1) const static member of a class
If it's a simple type initialised with a constant expression, then it's initialised during the static initialisation phase, before any user code is run.
Otherwise, if it's a class type with a non-trivial constructor, or has a non-constant initialiser, then it's initialised during the dynamic initialisation phase. This will happen before any function that's defined in the same translation unit is called; but there are potential deathtraps:
- It might not happen before other static variables are initialised; you'll get evil bugs if their constructors access it.
- It might not happen before
main begins, if it's defined in a different unit.
- It might not happen at all, if you never call any function in the same unit.
2) function const local variable
If it's static, then it's initialised the first time the program reaches its definition. If it's automatic, it's initialised every time the program reaches it, and destroyed when it goes out of scope.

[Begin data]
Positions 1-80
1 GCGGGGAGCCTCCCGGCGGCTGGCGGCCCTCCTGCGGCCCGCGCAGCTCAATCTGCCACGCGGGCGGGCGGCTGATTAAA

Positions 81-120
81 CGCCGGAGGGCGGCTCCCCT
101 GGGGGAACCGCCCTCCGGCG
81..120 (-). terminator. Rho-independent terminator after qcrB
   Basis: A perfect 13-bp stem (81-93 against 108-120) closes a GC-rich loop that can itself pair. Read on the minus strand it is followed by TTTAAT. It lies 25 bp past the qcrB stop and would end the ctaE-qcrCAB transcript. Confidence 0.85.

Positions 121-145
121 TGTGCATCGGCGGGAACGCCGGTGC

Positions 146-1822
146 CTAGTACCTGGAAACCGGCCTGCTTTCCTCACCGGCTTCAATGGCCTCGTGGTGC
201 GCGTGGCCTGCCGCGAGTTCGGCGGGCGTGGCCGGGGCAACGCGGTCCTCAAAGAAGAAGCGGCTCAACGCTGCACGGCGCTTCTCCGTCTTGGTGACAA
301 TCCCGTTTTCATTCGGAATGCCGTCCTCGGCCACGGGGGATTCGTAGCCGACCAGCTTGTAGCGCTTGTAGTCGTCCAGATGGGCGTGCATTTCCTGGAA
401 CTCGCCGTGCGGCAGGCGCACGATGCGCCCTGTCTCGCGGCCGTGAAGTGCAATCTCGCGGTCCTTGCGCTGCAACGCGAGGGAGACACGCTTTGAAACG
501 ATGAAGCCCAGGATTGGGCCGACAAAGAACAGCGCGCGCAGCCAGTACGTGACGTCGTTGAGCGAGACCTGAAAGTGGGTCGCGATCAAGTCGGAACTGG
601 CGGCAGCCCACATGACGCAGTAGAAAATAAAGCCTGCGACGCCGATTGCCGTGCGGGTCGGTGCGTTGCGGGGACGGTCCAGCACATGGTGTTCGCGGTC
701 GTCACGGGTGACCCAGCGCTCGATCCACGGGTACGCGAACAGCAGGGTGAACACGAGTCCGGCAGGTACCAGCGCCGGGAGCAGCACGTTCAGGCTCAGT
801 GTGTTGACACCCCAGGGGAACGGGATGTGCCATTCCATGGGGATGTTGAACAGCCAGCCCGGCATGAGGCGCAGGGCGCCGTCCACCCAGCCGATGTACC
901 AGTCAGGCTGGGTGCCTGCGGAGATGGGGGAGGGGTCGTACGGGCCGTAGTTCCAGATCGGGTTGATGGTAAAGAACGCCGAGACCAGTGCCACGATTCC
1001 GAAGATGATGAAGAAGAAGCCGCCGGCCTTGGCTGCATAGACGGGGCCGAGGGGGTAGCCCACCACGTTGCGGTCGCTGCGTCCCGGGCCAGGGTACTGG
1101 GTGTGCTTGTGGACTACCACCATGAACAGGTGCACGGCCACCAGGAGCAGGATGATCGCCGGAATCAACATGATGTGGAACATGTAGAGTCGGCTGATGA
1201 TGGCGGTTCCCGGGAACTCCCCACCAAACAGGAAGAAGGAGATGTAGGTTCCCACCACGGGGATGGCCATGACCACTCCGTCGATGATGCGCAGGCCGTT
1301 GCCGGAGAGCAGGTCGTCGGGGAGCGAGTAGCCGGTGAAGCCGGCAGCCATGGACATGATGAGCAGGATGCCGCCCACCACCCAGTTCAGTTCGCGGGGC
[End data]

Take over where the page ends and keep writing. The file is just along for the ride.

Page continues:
3) const global variable
Same as the first. Both have static storage duration, and so are initialised and destroyed according to the same rules.
Since you're asking about two different languages: in C, there's no such thing as "dynamic initialisation", and all non-local static variables are initialised before any user code runs.
const has no effect on when or how a variable is initialised.